• Jillian Barclay profile imageAUTHOR

    Jillian Barclay 

    5 years ago from California, USA

    Dear Howard,

    And there it is in a nutshell! You know that your job is so physical that you absolutely COULD NOT make it through your work day, and how many of those who work physical jobs could make it through the day with this type of food budget? Not many!!! Yet so many are trying because they have no choice! My son-in-law works heavy construction and he could not survive on this either. He easily consumes 5000 calories a day and he is far from overweight! He is fortunate enough to be in a union, so his wages are good. Times have been rough for him lately. Some days he works, others he doesn't, but because my daughter works, too, they make enough to eat, and even though they are struggling, they took four large bags of groceries to the food bank last week.

    I know that Mayor Booker has accepted this challenge. More of our politicians should.

    Much love to you, Howard! And watch the weight loss----we all need you strong!

  • profile image

    Howard Schneider 

    5 years ago from Parsippany, New Jersey

    Excellent Hub, Jillian. These critics are out of their minds. This allowance for food is not even a bare minimum at our prices. Sorry, but I will not be joining you testing this out. My new job is too physical and I have already lost 40 pounds in the past year on this new position. I would not be able to make it through my work day. Mayor Cory Booker of Newark, NJ is doing exactly the same thing as you this week.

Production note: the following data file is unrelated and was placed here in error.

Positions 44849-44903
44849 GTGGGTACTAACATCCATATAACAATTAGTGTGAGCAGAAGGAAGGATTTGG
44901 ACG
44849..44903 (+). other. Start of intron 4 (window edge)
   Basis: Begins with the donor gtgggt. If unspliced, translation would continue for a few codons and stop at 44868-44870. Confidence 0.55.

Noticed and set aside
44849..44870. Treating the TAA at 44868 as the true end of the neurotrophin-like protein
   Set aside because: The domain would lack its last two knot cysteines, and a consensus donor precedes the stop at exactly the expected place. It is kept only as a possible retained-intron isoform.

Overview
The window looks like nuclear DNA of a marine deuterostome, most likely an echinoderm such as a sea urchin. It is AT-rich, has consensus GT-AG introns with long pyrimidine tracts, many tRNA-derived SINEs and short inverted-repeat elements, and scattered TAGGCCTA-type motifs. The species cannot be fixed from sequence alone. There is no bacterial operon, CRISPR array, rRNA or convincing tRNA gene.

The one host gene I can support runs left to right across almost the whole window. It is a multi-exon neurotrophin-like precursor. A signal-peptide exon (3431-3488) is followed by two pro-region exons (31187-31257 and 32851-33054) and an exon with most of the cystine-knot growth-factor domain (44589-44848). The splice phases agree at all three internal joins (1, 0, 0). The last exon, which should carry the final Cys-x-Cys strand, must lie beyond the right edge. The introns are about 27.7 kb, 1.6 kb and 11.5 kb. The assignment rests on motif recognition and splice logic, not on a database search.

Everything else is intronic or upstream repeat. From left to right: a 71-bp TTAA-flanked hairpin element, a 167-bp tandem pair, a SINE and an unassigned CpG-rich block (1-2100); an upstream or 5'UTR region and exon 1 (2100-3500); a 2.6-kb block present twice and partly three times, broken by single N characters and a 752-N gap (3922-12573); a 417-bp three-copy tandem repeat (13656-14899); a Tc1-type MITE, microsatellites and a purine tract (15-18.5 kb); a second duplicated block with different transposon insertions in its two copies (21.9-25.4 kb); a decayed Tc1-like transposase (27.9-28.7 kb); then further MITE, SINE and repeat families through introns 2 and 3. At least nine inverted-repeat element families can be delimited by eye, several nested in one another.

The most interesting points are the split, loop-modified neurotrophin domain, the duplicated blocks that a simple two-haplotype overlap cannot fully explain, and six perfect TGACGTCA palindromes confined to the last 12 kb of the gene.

• Jillian Barclay profile imageAUTHOR

    Jillian Barclay 

    5 years ago from California, USA

    Dear lovemychris,

    You have expressed my feelings well! I agree with everything that you have said. It is shameful that we begrudge our fellow human beings food, of all things! I talked yesterday to a woman undergoing radiation therapy for 2 brain tumors (her hair was gone, the tumors were clearly visible, she was a veteran, older, and living on a small disability check) and she clearly put hardship into perspective for me. She was laughing because she was cold- said she had met someone who was "worse off than she" and she gave that person her hoodie. She told me about how lucky she was; that she had once been "houseless" (when her cancer caused her to lose her job), she said- never "homeless" because her "home" was this country, her country. She told me how you can live on Ramen noodles and eggs, but "while that was okay for adults", she felt that it was not healthy for our kids------this beautiful woman who is dying, was the most inspiring person I have met in a very long time.